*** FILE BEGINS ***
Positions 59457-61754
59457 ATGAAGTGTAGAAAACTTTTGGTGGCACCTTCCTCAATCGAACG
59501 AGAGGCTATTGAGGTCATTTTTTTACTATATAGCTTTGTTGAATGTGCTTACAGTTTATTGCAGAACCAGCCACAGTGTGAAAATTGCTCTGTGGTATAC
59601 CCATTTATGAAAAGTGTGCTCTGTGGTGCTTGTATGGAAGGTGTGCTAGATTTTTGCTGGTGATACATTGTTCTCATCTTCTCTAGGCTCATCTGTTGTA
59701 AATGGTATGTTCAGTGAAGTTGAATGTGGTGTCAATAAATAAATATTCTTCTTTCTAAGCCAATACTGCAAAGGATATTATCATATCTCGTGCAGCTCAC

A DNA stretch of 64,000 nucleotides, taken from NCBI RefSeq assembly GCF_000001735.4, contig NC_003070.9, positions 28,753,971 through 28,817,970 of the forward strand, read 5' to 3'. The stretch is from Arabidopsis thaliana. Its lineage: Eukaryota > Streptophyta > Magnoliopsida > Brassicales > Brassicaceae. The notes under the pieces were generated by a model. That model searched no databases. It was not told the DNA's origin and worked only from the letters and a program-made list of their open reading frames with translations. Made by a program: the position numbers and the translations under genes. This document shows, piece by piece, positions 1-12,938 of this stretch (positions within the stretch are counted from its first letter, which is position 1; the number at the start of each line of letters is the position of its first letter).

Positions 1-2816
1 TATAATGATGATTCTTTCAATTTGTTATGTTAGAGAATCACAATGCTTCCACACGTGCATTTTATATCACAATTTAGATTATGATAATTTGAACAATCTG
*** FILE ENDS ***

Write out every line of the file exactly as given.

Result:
Positions 59457-61754
59457 ATGAAGTGTAGAAAACTTTTGGTGGCACCTTCCTCAATCGAACG
59501 AGAGGCTATTGAGGTCATTTTTTTACTATATAGCTTTGTTGAATGTGCTTACAGTTTATTGCAGAACCAGCCACAGTGTGAAAATTGCTCTGTGGTATAC
59601 CCATTTATGAAAAGTGTGCTCTGTGGTGCTTGTATGGAAGGTGTGCTAGATTTTTGCTGGTGATACATTGTTCTCATCTTCTCTAGGCTCATCTGTTGTA
59701 AATGGTATGTTCAGTGAAGTTGAATGTGGTGTCAATAAATAAATATTCTTCTTTCTAAGCCAATACTGCAAAGGATATTATCATATCTCGTGCAGCTCAC

A DNA stretch of 64,000 nucleotides, taken from NCBI RefSeq assembly GCF_000001735.4, contig NC_003070.9, positions 28,753,971 through 28,817,970 of the forward strand, read 5' to 3'. The stretch is from Arabidopsis thaliana. Its lineage: Eukaryota > Streptophyta > Magnoliopsida > Brassicales > Brassicaceae. The notes under the pieces were generated by a model. That model searched no databases. It was not told the DNA's origin and worked only from the letters and a program-made list of their open reading frames with translations. Made by a program: the position numbers and the translations under genes. This document shows, piece by piece, positions 1-12,938 of this stretch (positions within the stretch are counted from its first letter, which is position 1; the number at the start of each line of letters is the position of its first letter).

Positions 1-2816
1 TATAATGATGATTCTTTCAATTTGTTATGTTAGAGAATCACAATGCTTCCACACGTGCATTTTATATCACAATTTAGATTATGATAATTTGAACAATCTG